Plymouth man with learning disabilities fulfils lifetime ambition of taking a ferry to France

Leon Gough
Leon Gough

A Plymouth man with mild learning difficulties has fulfilled a lifetime ambition to travel to France on a ferry.


Leon Gough, 59, who lives at the Victoria and Grenville residential care service in Restormel Road, made the trip with a support worker.


The pair travelled overnight with Brittany Ferries to Roscoff and spent a further two days in the North Finistère town.


“Leon was so excited about this trip,” said Donna West, manager of the service, run by award-winning care provider Regard.


“In preparation for his holiday he bought a complete new outfit and a new suitcase and was ticking off the days till he went!”


The service prepared him for the journey by looking at maps and pictures of France and the different kinds of food and drink he would encounter.


Leon made the seven-hour ferry journey from Plymouth to Roscoff with support worker Abigail Stansfield.


“He loved standing and looking out of the window on the boat. You could tell by his face he was enjoying every moment,” she said.


“Going to France has opened his horizons and given him a break. It was nice for him to see a different part of the world.”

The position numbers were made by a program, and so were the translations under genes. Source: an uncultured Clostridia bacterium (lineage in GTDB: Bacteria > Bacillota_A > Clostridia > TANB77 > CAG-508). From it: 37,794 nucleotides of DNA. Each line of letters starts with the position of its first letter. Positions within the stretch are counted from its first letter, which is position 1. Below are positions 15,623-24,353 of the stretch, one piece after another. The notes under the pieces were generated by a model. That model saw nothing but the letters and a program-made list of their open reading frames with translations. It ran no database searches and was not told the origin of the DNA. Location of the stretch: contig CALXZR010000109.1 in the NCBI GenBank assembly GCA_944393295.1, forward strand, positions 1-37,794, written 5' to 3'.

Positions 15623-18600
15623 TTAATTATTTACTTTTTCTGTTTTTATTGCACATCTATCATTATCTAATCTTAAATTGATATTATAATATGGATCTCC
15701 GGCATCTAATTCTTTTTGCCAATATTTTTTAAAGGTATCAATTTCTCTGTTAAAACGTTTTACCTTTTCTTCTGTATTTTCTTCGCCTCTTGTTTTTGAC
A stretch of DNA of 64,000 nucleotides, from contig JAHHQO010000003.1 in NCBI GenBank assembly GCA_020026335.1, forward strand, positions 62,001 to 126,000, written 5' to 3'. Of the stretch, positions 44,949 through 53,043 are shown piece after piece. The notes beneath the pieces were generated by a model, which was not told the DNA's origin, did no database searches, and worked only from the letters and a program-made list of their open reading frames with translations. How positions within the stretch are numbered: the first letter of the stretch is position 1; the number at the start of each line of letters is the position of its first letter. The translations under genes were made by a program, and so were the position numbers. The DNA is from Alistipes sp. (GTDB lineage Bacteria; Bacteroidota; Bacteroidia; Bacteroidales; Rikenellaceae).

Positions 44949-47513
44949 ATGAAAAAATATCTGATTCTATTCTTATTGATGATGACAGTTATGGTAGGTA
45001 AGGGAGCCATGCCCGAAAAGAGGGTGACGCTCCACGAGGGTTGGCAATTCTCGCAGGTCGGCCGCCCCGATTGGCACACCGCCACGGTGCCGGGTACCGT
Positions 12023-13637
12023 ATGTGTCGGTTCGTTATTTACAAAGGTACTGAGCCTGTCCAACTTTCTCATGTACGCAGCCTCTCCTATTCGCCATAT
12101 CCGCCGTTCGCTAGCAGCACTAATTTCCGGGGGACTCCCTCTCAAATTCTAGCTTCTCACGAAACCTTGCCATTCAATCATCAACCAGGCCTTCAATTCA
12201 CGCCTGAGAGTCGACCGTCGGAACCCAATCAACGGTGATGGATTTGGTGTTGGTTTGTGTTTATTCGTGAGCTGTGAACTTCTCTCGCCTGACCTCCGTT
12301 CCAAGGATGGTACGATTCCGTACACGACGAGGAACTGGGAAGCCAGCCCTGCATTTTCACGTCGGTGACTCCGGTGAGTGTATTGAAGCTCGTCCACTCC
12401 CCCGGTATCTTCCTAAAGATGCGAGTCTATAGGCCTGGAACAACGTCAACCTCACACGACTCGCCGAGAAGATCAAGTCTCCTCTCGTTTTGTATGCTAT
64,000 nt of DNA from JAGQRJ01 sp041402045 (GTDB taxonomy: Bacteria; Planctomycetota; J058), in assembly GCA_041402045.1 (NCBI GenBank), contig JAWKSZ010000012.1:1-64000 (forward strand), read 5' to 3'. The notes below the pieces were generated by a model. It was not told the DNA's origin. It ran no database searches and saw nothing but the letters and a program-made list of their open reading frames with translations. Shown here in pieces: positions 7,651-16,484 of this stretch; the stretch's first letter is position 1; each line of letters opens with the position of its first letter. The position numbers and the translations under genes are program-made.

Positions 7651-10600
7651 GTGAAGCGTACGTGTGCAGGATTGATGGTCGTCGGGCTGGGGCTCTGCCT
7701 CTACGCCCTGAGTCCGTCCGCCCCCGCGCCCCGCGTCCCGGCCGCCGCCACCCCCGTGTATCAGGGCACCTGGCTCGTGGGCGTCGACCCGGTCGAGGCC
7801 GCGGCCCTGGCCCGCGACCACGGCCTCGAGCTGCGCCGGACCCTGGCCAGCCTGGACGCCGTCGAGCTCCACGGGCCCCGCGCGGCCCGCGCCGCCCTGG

Leon stayed in Roscoff old town at the Hotel aux Tamaris which is on the seafront with views of the sea and towards Batz Island.


The trip coincided with an annual festival in the town which included street entertainment and a fireworks display.


“Leon sampled some of the gorgeous local cider and wines and although he’s not an adventurous diner, he did try a typical French sausage!


“He really liked looking around the shops and at the boats in the harbour and generally soaking up the atmosphere of this pretty little town.


“Leon does a lot of cooking back home so it was good for him to discover a whole new range of ingredients.”


Leon bought home a box of biscuits for his housemates in Plymouth and a present for his 90-year-old mother in the local market.


When he’s not ‘sailing the high seas’ Leon works two days a week at the Hands2gether community ceramic and arts project in Plymouth.


He mixes the pottery mix for the service users and also up-cycles furniture to create ‘shabby chic’ items for sale.


Victoria and Grenville supports adults with a learning disability, dementia, mental health issues, challenging behaviour and Autistic Spectrum Disorder.


The Regard Group, which runs the service, has recently attained the Gold Standard at Investors In People, one of only four organisations out of 17,500 in the sector to achieve the standard.



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